Media Summary

What's Going On:



Owner Fairmont Hotels and financier Richard Blum (husband of Diane Feinstein) want to build a 43-unit condominium complex in what is now the south parking lot of the landmark Claremont Hotel in Oakland.



Fairmont Hotels and Blum partnered with Signature Development (which is involved in many billions of dollars’ worth of downtown and Oakland waterfront development) to develop the project.



Signature development commissioned Carey & Co. (a large and prominent SF firm, part of TreanorHL, a national firm) to perform the Historic Resource Evaluation (HRE), a key document that the Oakland Landmarks Preservation Advisory Board relies on in making its recommendations to the Oakland Planning Commission on the proposed project.



In building the central premise of the document – that there is a “clouded understanding” of the historic resource – Carey & Co. deliberately misrepresent the California Office of Historic Preservation (OHP), claiming that the OHP did not intend for the South Parking Area (where Signature proposes to build the condo project) to be nominated for the National Register of Historic Places.



This claim is exposed as patently false by reference to the August 2, 2002 minutes of the California Historical Resources Commission which details OHP’s unambiguous intent to include the South Parking Area in the historic resource, a document that was materially omitted from the references of the HRE.



Oakland City Planning hired LSA associates (a 200-person statewide firm) to perform a peer review of Carey & Co.’s evaluation.  Rather than confirming the veracity of Carey & Co.’s claims or identifying and including omitted references, LSA instead advances Carey & Co.’s false assertion, parroting that “the OHP intended to exclude” the South Parking Area from the historic resource.  Based on this misrepresentation, LSA goes on to propose a “Historic District” which boundary explicitly excludes the South Parking Area (page 200 of HRE).



The minutes of the California Historic Resources Commission expose the deliberate, systematic, and brazen attempt by Signature and Carey & Co. to mislead the Oakland Landmarks Preservation Advisory Board (LPAB) with the intent of stripping the South Parking Area of environmental and historical resource protections.  They say so explicitly on page 2 of the document:  “This HRE was prepared to clarify and establish…the extant historical resource(s)…for the purposes of CEQA; which may serve to uphold, rectify, and/or supersede the findings of previous evaluations and designations.”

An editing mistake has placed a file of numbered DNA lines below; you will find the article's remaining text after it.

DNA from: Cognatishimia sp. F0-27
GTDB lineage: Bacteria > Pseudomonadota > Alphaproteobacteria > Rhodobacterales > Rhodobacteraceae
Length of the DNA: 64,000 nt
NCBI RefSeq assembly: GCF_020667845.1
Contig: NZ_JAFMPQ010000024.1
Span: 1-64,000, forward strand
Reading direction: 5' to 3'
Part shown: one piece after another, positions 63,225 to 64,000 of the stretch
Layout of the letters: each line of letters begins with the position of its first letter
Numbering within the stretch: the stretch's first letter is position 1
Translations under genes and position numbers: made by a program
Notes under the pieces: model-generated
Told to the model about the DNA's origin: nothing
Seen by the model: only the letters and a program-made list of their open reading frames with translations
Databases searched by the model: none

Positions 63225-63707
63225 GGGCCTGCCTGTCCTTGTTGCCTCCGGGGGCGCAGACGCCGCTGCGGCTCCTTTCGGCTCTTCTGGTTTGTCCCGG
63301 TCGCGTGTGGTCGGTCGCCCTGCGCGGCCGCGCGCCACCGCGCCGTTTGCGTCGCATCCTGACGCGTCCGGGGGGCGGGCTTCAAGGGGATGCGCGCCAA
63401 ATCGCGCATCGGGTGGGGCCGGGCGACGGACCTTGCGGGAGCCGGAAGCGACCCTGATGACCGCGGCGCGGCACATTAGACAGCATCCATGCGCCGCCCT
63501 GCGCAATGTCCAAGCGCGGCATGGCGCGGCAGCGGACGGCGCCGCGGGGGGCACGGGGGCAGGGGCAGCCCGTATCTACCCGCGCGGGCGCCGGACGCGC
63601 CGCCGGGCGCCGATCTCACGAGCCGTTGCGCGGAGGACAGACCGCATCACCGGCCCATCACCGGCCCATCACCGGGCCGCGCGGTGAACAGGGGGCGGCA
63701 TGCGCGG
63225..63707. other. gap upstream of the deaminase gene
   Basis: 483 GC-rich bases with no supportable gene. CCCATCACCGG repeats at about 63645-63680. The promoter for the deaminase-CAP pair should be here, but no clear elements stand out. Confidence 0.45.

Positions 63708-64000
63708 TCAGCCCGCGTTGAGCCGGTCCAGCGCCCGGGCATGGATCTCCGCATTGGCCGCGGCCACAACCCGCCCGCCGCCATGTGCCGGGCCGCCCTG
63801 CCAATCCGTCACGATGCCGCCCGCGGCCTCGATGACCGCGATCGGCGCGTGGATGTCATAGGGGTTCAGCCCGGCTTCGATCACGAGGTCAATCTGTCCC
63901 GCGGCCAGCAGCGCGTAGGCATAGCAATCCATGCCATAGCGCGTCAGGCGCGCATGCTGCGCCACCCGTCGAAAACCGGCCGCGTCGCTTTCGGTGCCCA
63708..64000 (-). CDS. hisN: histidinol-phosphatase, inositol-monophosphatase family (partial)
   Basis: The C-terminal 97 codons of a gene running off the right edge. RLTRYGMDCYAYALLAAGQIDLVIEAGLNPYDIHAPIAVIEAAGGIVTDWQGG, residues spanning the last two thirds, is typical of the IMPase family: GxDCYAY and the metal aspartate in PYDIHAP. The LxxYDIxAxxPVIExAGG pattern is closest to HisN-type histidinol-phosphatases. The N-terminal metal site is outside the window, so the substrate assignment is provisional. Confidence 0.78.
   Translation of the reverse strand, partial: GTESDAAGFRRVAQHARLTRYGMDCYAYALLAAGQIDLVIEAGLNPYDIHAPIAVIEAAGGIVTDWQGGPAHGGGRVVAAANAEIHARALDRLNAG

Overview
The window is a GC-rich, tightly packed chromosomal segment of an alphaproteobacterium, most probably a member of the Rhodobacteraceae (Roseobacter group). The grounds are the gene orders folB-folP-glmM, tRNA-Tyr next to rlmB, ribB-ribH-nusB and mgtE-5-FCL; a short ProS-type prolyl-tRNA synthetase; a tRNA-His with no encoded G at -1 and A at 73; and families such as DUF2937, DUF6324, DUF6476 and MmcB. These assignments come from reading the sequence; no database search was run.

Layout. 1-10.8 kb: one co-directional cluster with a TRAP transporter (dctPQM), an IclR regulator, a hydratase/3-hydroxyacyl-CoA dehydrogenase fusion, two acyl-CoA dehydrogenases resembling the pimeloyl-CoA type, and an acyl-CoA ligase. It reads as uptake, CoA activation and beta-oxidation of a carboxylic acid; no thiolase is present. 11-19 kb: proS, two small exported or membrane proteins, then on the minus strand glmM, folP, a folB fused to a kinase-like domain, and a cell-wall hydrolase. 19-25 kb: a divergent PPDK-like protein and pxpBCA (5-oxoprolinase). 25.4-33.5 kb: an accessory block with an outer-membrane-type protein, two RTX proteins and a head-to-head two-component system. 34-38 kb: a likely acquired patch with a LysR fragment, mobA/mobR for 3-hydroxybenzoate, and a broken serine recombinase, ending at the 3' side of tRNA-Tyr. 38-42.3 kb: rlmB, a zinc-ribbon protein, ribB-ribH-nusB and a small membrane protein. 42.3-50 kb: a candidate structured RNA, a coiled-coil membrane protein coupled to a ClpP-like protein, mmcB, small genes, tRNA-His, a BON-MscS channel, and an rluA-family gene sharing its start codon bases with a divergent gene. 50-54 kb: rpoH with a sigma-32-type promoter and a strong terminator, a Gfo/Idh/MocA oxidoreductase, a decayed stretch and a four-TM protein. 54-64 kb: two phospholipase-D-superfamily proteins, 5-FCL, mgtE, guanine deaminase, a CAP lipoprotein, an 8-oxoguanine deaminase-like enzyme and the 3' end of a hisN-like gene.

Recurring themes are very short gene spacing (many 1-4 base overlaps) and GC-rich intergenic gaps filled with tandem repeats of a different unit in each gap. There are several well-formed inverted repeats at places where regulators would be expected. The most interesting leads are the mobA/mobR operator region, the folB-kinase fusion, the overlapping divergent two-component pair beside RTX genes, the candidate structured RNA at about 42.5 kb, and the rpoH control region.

How do we know that the omission was deliberate?  The August 2, 2002 meeting of the CHRC is clearly and explicitly referenced in the letter from the OHP to the Keeper of the NRHP as the venue in which the nomination to the NRHP was approved.  This letter was included in the references submitted with the HRE and referenced in the text.  So the minutes of that meeting are a known material reference, particularly in light of the fact that Carey & Co. is calling into question the intentions of the OHP.  Failing to acknowledge a material reference that is known to exist, particularly when it contradicts the premise of your argument is, by definition, deliberate.

What is important here and why we should care:

The Claremont Hotel is widely recognized – both formally and in the hearts of the community --  as a unique and irreplaceable Oakland treasure.  The integrity of the historical resource – formally established by the California Office of Historical Preservation – is under attack by developers who are willing to misrepresent the public record and mislead public agencies in their pursuit of short‑term profit, to the irreversible detriment of this century‑old landmark.

We should also care, as citizens interested in the cultural history of our city, about developer commissioning of historic resource evaluations in general, and the conflict of interest which this creates.  Developers who stand to make millions cannot be expected to render a dispassionate evaluation of historic resources on the same parcel they wish to develop.  Developer commissioning of historic resource evaluations, as a document for city planning to rely on, leads directly to situations such as this where selective and even deliberately misleading interpretation of a resource’s established historic significance betrays the public trust and undermines both the process and goals of historic preservation in general.


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